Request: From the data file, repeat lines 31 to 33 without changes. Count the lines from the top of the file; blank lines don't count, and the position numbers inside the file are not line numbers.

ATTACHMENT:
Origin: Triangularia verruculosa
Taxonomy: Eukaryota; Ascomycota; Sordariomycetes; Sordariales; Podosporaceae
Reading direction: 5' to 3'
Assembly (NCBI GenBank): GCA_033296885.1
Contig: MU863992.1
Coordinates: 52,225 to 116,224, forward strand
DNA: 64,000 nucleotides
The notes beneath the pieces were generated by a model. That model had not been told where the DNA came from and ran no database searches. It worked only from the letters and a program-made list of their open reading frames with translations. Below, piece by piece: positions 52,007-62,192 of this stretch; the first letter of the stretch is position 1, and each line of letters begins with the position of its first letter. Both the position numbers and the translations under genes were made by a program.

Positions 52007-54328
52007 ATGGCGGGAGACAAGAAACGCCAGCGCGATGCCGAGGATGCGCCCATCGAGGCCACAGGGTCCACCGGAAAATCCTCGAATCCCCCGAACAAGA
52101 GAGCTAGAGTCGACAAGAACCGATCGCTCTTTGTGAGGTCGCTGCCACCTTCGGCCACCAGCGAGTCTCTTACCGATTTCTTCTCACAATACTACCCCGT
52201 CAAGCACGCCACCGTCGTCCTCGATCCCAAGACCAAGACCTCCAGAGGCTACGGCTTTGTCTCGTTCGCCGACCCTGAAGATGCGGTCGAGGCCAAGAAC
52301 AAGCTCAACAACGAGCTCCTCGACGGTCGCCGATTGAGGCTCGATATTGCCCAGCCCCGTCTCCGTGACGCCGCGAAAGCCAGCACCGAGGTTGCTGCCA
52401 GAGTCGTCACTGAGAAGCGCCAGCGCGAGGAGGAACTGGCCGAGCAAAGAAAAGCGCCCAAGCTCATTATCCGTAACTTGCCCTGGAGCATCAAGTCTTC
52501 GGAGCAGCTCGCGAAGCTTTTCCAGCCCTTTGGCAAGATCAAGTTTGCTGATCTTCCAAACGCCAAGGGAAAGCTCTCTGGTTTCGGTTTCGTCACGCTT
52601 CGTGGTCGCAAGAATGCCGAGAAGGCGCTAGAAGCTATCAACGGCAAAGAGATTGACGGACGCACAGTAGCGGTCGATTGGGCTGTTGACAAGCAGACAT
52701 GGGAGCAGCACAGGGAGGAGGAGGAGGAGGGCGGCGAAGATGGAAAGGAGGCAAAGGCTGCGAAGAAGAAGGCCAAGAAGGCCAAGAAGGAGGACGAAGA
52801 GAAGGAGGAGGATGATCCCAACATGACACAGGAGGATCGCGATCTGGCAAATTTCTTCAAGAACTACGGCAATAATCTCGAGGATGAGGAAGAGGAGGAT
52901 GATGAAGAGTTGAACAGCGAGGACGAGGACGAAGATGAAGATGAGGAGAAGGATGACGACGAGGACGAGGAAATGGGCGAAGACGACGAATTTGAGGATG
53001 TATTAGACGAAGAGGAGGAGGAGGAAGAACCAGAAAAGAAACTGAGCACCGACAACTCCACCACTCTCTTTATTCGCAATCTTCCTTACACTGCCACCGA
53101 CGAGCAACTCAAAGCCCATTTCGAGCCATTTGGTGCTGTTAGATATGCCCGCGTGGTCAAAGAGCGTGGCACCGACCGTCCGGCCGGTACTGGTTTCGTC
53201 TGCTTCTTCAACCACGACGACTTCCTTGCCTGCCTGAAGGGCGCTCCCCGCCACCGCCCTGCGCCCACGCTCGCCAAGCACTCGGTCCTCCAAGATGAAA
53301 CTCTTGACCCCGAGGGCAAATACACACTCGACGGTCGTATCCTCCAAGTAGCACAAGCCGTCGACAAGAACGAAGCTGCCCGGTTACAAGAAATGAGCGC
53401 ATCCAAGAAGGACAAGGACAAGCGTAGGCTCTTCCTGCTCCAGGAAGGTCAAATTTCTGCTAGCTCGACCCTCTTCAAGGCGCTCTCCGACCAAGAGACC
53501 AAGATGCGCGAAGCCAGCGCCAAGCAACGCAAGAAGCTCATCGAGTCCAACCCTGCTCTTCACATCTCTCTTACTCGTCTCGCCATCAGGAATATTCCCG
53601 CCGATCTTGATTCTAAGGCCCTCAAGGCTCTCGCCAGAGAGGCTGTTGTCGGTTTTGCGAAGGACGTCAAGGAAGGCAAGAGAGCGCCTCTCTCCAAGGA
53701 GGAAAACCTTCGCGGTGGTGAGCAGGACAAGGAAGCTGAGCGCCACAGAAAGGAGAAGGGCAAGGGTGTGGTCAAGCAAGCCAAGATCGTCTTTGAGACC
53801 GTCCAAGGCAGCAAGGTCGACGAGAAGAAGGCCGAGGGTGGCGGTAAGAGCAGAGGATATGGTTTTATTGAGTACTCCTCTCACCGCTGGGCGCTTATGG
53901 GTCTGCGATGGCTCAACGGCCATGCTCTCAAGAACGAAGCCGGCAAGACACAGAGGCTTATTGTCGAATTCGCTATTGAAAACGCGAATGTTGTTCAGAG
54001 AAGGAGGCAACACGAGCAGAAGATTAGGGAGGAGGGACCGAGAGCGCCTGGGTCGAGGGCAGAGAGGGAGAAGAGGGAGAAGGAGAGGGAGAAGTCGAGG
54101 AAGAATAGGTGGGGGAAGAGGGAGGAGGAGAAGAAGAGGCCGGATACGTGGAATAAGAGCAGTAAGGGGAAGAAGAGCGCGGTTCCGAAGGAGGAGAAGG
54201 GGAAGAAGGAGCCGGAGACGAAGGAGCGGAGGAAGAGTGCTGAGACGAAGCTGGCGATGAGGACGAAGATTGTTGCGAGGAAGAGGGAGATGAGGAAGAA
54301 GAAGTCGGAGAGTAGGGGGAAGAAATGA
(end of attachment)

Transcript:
54101 AAGAATAGGTGGGGGAAGAGGGAGGAGGAGAAGAAGAGGCCGGATACGTGGAATAAGAGCAGTAAGGGGAAGAAGAGCGCGGTTCCGAAGGAGGAGAAGG
54201 GGAAGAAGGAGCCGGAGACGAAGGAGCGGAGGAAGAGTGCTGAGACGAAGCTGGCGATGAGGACGAAGATTGTTGCGAGGAAGAGGGAGATGAGGAAGAA
54301 GAAGTCGGAGAGTAGGGGGAAGAAATGA